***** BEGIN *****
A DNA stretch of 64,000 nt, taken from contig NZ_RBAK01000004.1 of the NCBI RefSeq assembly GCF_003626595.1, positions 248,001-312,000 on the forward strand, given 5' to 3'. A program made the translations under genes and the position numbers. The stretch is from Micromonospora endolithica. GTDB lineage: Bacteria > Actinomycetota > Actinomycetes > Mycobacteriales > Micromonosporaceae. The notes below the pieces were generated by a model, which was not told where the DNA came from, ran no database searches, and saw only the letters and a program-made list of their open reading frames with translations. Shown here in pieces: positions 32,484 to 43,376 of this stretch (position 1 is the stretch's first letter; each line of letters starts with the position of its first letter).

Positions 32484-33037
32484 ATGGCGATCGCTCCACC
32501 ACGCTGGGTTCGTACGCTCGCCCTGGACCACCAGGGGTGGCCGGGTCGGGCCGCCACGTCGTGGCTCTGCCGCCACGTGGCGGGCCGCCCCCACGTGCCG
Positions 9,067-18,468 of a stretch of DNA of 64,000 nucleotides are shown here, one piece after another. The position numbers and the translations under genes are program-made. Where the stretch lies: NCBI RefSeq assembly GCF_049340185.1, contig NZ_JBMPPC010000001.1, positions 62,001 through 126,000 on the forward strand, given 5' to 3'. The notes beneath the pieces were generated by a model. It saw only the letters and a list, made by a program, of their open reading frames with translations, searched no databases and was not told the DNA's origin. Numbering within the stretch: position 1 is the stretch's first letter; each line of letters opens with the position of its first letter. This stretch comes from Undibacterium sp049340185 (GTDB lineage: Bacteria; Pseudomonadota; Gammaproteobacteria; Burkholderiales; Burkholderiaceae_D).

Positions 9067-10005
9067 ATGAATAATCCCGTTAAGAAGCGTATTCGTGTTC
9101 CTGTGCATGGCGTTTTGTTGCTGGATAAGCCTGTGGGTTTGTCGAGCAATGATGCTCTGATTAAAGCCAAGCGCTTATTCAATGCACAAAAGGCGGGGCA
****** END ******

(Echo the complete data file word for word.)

A DNA stretch of 64,000 nt, taken from contig NZ_RBAK01000004.1 of the NCBI RefSeq assembly GCF_003626595.1, positions 248,001-312,000 on the forward strand, given 5' to 3'. A program made the translations under genes and the position numbers. The stretch is from Micromonospora endolithica. GTDB lineage: Bacteria > Actinomycetota > Actinomycetes > Mycobacteriales > Micromonosporaceae. The notes below the pieces were generated by a model, which was not told where the DNA came from, ran no database searches, and saw only the letters and a program-made list of their open reading frames with translations. Shown here in pieces: positions 32,484 to 43,376 of this stretch (position 1 is the stretch's first letter; each line of letters starts with the position of its first letter).

Positions 32484-33037
32484 ATGGCGATCGCTCCACC
32501 ACGCTGGGTTCGTACGCTCGCCCTGGACCACCAGGGGTGGCCGGGTCGGGCCGCCACGTCGTGGCTCTGCCGCCACGTGGCGGGCCGCCCCCACGTGCCG
Positions 9,067-18,468 of a stretch of DNA of 64,000 nucleotides are shown here, one piece after another. The position numbers and the translations under genes are program-made. Where the stretch lies: NCBI RefSeq assembly GCF_049340185.1, contig NZ_JBMPPC010000001.1, positions 62,001 through 126,000 on the forward strand, given 5' to 3'. The notes beneath the pieces were generated by a model. It saw only the letters and a list, made by a program, of their open reading frames with translations, searched no databases and was not told the DNA's origin. Numbering within the stretch: position 1 is the stretch's first letter; each line of letters opens with the position of its first letter. This stretch comes from Undibacterium sp049340185 (GTDB lineage: Bacteria; Pseudomonadota; Gammaproteobacteria; Burkholderiales; Burkholderiaceae_D).

Positions 9067-10005
9067 ATGAATAATCCCGTTAAGAAGCGTATTCGTGTTC
9101 CTGTGCATGGCGTTTTGTTGCTGGATAAGCCTGTGGGTTTGTCGAGCAATGATGCTCTGATTAAAGCCAAGCGCTTATTCAATGCACAAAAGGCGGGGCA